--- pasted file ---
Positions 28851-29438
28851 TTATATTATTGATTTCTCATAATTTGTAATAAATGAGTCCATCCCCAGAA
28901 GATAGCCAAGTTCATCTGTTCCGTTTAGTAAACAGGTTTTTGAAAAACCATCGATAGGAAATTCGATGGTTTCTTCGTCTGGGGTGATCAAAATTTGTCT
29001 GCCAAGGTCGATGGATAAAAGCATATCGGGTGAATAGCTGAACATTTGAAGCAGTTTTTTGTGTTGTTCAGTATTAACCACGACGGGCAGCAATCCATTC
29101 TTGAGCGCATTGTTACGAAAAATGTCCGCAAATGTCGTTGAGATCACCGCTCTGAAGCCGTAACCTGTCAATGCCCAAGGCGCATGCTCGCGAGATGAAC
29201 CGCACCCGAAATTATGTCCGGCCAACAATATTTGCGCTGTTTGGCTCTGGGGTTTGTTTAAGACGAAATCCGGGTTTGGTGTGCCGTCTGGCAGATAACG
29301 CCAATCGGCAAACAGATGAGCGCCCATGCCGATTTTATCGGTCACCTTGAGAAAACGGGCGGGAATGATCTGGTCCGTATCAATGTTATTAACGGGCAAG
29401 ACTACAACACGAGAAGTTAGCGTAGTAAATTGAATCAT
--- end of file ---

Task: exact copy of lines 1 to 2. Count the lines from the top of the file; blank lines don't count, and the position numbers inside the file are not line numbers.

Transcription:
Positions 28851-29438
28851 TTATATTATTGATTTCTCATAATTTGTAATAAATGAGTCCATCCCCAGAA